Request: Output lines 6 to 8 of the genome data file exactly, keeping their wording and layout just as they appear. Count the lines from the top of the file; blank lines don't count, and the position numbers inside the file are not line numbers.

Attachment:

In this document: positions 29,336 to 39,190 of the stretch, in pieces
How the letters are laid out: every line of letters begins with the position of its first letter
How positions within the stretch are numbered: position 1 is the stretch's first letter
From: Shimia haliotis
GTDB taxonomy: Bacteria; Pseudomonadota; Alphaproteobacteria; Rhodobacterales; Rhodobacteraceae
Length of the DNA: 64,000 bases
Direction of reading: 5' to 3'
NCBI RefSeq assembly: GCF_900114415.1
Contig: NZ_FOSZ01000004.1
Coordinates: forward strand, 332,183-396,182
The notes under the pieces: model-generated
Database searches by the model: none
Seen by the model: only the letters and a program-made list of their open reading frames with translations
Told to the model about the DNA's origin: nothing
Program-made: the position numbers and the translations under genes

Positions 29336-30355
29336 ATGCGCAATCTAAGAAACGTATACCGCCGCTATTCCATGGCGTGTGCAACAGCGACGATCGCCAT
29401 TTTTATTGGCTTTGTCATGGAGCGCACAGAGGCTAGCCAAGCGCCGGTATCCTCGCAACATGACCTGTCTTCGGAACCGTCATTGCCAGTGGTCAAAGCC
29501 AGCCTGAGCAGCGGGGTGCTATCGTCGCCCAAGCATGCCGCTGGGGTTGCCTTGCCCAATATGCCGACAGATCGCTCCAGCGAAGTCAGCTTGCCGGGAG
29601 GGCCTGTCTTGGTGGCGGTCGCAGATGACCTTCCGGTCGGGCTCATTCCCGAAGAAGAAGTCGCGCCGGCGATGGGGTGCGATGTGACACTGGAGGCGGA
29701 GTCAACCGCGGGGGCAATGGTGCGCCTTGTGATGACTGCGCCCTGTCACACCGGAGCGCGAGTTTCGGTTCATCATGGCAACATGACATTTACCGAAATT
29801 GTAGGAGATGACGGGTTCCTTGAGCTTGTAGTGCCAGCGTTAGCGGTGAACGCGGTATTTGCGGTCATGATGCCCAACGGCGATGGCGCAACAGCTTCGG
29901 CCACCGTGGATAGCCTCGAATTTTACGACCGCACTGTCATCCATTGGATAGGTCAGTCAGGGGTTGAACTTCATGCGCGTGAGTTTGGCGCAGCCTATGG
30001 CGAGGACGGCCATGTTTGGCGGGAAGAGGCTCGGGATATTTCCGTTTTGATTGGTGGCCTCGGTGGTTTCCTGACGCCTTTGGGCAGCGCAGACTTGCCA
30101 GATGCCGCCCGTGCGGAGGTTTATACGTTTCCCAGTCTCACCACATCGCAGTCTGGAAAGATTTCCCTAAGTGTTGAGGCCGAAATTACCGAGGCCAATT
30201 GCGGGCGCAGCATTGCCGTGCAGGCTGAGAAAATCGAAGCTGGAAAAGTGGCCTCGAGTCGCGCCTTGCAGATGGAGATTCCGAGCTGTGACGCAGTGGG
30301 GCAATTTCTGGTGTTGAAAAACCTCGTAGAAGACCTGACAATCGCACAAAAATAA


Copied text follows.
Length of the DNA: 64,000 bases
Direction of reading: 5' to 3'
NCBI RefSeq assembly: GCF_900114415.1